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Anti-Israel or anti-Semitic? Drawing the line between political criticism and prejudice in Canada

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Anti-Israel or anti-Semitic? Drawing the line between political criticism and prejudice in Canada

The creation of the Canadian Parliamentary Coalition for Combating Anti-Semitism (CPCCA) in 2009 sparked debate over the meaning and implications of the “new anti-Semitism.” Critics wonder where the line will be drawn between legitimate criticism of Israel and anti-Semitism. The coalition was formed to confront and combat anti-Semitism in Canada. According to the CPCCA “new anti-Semitism” is exemplified by individuals and governments who call for the destruction of the State of Israel and its inhabitants.

The Canadian Jewish Congress (CJC) is among organizations that support the CPCCA. In its submission to the committee they wrote that “anti-Semitism may now no longer speak of a goal to make a country cleansed of Jews but instead it may aim for a world that is cleansed of a Jewish State.”

Independent Jewish Voices (IPV), on the other hand, regards the views endorsed by CPCCA and its supporters as problematic because they conflate anti-Semitism with anti-Israeli sentiment.

“The Jewish right has a very warped definition of new anti-Semitism,” IPV member Scott Weinstein said. “It claims that pro-Palestinian human rights activists and people who criticize Israel for abuses of Palestinians are, ipso facto, the new anti-Semites.”

Weinstein is concerned that, in the long term, actions of the CPCCA will translate into a climate that will ultimately diminish freedom of speech.

“I think their intention is to fertilize the grounds for the various governments in provincial and federal states to then incorporate this definition of new anti-Semitism in various laws.”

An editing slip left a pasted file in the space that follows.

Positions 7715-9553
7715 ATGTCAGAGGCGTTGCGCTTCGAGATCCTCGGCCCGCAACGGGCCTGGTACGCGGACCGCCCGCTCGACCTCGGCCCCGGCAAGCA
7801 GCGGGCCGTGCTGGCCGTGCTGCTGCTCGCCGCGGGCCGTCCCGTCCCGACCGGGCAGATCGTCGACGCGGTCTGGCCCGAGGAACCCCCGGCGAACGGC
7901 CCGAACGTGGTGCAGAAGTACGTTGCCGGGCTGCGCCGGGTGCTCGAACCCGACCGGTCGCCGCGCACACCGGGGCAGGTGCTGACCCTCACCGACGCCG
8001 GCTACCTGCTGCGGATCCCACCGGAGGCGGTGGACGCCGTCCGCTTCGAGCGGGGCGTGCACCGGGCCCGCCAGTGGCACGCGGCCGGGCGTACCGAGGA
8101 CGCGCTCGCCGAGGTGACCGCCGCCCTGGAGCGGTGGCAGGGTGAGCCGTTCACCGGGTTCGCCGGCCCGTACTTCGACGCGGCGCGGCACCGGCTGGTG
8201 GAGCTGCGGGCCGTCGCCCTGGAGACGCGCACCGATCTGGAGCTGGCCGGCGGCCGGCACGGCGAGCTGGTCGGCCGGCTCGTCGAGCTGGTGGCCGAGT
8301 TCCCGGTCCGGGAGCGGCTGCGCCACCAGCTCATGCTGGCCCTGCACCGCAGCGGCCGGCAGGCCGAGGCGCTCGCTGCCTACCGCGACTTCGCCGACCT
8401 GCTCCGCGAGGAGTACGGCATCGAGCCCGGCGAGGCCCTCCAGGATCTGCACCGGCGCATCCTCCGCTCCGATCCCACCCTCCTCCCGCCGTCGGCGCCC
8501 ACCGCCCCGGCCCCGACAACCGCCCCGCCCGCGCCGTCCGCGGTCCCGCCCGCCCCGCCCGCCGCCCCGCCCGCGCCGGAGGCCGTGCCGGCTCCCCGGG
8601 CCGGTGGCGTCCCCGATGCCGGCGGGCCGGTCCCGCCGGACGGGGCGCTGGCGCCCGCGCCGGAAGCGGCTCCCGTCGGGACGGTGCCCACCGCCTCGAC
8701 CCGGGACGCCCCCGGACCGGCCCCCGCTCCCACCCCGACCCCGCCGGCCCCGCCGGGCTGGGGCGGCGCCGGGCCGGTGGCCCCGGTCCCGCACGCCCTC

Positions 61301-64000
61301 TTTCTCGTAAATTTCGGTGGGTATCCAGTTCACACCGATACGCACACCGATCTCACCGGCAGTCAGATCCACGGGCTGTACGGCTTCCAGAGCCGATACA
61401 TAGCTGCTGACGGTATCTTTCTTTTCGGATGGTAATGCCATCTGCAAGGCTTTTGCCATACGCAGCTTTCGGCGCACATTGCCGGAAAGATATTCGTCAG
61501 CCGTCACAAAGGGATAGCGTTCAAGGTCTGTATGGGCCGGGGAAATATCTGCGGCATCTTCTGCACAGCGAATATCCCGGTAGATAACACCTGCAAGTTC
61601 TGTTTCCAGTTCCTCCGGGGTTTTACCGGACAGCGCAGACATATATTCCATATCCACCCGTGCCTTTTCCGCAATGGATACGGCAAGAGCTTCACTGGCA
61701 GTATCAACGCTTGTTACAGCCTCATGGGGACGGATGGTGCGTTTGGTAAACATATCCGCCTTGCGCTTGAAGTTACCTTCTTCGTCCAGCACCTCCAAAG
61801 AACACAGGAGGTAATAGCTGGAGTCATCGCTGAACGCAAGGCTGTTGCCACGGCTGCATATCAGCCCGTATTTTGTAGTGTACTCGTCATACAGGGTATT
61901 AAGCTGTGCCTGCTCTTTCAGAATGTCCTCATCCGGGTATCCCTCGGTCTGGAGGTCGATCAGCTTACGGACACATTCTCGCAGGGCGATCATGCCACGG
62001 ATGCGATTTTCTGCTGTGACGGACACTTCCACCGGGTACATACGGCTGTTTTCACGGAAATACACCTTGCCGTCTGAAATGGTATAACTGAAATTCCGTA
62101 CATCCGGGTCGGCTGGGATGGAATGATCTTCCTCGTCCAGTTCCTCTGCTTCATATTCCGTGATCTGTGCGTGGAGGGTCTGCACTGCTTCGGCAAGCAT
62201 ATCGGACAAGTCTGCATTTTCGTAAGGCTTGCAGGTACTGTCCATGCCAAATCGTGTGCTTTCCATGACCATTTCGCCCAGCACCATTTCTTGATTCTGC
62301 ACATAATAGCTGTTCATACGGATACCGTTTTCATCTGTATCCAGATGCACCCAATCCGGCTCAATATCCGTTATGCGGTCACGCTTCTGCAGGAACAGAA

The CJC claims that while not all criticism of Israel is anti-Semitic, delegitimizing, demonizing, and calling Israel an apartheid or a Nazi state crosses the line between criticism of Israel and anti-Semitism.

“There is no attempt to diminish freedom of speech here and there is no attempt to criminalize criticism of Israel,” Vernon said.  “Instead, you can take the criticism of Israel only up to a certain point, which then carries over into unprotected speech.”

Vernon claims that the intentions of the CPCCA are important for combating anti-Semitism as well as other forms of discrimination in Canada.

“We see this not only as important for combating this particular manifestation of hate but as a template to combat other social pathologies. We see this as being a benefit to all Canadians who agree that Canada should be a racism-free zone.”

Weinstein predicted that the creation of a coalition to combat new anti-Semitism will ultimately result in real anti-Semitism.

“New anti-Semitism separates Jews from other people,” he said. “Fanaticism for Israel is promoting anti-Semitism because it shows the world that Jews have a standard that no one else has.”

The committee has independently reviewed evidence, heard witnesses, and attended briefings from a variety of sources. Mario Silva, Liberal MP for Davenport in Ontario and chair of the CPCCA said that they hope to release  report based on its findings and present it to the Government of Canada for a response by September.

The Interparliamentary Committee for Combating Anti-Semitism

In February 2009, international parliamentarians attending the Interparliamentary Committee for Combating Anti-Semitism endorsed  “The London Declaration for Combating Antisemitism,” calling on governments around the world to recognize and address the problem of anti-Semitism, especially its manifestations in the media and academia.

Under the leadership of Citizenship and Immigration Minister Jason Kenney, and International Steering Committee Chair Professor Irwin Cotler, a delegation of eleven Canadian Members of Parliament attended the conference in London. They returned with the desire to form a Canadian coalition to fight antisemitism here.  The CPCCA was formed in 2009 and brought together 21 MPs from all Canadian parties.

In March 2010, the Bloc Québécois withdrew its two MPs, Luc Desnoyer and Ève-Mary Thaï Thi Lac, from the committee, claiming that there was an inequality of opinions being presented.

 

Emma Quail studies History and Middle East studies at McGill University. Laurie Drake studies International Development and History at McGill University.

Emma Quail and Laurie Drake – who has written posts on The Upstream Journal.


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